Drop is the difference in height between your heel and the ball of your foot when standing in the shoe. Experts disagree on the importance of drop related to injuries (remember Vibrams?), but agree that changing drop distributes forces differently to the foot and leg, and can alter your stride. Pick a shoe that feels right throughout the stride, from touchdown to toe-off, and reduces stress on any weak parts of your foot. Zero-drop shoes, like those made by Altra, place both the heel and toe equidistant from the ground.
Assess Your Gait and Running Style
Designers use a variety of technologies (such as medial posts, dual-density foams, varus wedges, guide rails, and wider shoe geometries) to try to keep the foot from excessive motion, primarily overpronation or rolling inward. Scientists agree that most people do not need pronation support, but control and stability devices appear to help some runners maintain their preferred movement path. Your shoe should offer stability as support, not over-correction. If you overpronate, you may want a shoe that provides more of these stabilizing features.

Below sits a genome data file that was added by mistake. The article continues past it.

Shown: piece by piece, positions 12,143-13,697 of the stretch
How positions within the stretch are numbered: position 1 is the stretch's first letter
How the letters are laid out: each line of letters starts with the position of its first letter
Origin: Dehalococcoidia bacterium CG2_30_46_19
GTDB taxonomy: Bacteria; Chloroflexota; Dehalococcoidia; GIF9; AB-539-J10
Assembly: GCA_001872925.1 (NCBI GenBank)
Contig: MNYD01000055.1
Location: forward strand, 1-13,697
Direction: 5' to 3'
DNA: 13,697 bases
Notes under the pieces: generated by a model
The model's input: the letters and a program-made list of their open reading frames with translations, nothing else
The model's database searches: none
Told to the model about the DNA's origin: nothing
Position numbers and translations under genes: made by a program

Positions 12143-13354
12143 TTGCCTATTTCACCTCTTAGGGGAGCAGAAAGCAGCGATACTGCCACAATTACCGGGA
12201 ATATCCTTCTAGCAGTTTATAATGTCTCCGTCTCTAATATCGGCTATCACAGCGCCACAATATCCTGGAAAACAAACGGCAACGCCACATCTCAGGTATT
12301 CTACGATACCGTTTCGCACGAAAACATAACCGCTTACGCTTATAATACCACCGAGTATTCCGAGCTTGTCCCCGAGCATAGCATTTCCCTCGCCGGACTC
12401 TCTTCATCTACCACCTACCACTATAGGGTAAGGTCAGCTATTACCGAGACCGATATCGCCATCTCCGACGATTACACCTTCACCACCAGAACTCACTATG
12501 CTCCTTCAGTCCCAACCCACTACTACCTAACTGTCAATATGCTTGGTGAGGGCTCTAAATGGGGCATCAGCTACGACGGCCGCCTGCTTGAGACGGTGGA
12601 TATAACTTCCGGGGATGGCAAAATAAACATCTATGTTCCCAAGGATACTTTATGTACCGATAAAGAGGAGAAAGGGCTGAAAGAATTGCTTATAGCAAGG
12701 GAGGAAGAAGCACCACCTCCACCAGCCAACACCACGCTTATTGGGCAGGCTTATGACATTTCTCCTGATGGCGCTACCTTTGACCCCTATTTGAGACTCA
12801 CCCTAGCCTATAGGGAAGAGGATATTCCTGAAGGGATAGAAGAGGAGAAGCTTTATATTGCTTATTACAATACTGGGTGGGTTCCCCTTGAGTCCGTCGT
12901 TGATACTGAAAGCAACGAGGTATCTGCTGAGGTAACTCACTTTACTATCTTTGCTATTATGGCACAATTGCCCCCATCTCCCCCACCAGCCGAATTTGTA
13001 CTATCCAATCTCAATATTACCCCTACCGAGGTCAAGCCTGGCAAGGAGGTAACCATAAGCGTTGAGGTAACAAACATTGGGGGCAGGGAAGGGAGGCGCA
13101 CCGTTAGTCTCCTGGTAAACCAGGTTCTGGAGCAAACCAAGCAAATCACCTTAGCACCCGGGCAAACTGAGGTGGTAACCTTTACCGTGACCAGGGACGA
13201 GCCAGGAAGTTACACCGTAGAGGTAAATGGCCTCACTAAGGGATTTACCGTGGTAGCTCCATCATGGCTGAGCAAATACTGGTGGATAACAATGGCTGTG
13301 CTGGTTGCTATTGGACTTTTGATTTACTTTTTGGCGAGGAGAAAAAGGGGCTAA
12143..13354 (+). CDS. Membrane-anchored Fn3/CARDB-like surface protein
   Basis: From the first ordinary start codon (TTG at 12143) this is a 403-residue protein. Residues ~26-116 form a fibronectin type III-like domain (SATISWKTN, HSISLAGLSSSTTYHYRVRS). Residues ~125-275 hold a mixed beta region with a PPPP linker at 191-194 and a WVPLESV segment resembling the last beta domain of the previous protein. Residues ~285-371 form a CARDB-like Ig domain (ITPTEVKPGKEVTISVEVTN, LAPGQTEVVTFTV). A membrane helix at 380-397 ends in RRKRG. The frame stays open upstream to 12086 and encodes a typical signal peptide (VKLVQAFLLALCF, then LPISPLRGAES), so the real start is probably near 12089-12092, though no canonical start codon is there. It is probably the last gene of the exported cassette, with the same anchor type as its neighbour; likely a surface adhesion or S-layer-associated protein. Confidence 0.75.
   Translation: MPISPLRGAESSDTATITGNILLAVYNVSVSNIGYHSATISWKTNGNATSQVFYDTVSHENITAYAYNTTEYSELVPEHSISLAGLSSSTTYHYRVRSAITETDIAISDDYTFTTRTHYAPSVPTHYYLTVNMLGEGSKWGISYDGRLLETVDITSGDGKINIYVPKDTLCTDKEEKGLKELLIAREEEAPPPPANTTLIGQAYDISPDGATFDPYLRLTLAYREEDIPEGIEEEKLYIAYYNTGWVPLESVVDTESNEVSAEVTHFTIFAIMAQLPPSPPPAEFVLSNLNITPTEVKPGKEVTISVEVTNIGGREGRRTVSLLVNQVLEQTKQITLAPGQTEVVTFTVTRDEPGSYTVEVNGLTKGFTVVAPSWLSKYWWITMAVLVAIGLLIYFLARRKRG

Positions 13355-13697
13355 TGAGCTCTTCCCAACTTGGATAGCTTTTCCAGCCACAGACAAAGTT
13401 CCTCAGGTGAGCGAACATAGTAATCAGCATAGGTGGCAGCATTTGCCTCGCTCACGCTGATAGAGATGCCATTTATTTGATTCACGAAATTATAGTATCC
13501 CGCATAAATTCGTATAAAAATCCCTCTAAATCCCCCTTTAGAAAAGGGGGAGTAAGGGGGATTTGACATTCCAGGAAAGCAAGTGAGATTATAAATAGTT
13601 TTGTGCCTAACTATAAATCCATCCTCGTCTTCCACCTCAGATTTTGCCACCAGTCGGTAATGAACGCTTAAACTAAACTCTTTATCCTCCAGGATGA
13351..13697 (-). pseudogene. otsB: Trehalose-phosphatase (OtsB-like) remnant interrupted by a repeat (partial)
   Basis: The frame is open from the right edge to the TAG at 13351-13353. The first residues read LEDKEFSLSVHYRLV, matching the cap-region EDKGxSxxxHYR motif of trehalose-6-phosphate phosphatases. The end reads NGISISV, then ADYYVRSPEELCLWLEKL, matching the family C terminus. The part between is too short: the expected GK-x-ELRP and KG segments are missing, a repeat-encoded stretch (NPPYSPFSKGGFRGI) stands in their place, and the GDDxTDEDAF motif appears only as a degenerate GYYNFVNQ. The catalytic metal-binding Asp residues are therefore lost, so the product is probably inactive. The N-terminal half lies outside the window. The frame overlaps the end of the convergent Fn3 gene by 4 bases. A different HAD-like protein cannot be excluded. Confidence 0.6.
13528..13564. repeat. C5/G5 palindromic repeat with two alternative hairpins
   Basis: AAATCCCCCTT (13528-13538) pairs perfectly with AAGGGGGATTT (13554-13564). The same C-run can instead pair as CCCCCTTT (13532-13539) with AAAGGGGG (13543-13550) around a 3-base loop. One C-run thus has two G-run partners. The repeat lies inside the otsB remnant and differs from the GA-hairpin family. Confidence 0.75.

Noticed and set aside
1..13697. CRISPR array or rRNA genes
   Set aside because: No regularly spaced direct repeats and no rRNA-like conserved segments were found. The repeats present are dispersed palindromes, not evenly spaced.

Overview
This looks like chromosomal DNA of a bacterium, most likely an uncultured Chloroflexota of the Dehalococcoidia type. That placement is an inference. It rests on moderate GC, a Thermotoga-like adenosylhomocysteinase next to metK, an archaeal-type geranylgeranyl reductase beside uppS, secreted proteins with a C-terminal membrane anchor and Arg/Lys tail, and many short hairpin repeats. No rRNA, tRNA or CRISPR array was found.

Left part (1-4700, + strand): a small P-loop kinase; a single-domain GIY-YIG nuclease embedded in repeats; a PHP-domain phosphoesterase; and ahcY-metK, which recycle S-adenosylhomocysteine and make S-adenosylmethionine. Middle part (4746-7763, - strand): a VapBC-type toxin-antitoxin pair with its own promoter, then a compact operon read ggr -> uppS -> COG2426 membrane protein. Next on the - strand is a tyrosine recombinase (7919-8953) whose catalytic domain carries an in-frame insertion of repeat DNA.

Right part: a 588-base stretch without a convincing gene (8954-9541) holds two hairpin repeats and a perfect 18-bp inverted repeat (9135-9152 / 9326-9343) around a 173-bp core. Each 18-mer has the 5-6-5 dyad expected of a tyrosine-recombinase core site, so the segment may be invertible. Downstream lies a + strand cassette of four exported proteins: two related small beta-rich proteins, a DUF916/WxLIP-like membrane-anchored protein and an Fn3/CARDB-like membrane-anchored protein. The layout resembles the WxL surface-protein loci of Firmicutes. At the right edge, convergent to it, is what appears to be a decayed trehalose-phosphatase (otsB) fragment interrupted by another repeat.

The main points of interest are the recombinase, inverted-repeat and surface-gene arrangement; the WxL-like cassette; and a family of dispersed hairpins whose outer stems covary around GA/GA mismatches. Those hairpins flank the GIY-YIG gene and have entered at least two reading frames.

Try a New Insole
A sockliner, also called an insole, is the removable pad of foam inside the shoe that cushions the contours of the bottom of your foot. Along with shoe geometry, it provides most of what people think of as “arch support” and gives the shoe its initial step-in comfort. Pay attention to how the shoe feels on the run, where softer is not always better and the foot works dynamically to provide its own support and cushioning. If you wear an orthotic, make sure it also fits inside your shoe comfortably.
Avoid Common Shoe-Buying Mistakes
Specialty running store staffers see runners making the same mistakes again and again when they come in to buy shoes. But not you, not anymore, thanks to this advice from five prominent store owners and managers.
Mistake #1: Buying for looks. “We try to encourage every guest we work with to focus on fit, feel, and function over fashion. Making sure it is the right shoe for your specific needs is paramount. If the shoe doesn't perform for you, then it doesn’t really matter what it looks like.”—Michael Zabrodski, Philadelphia Runner (Philadelphia, PA)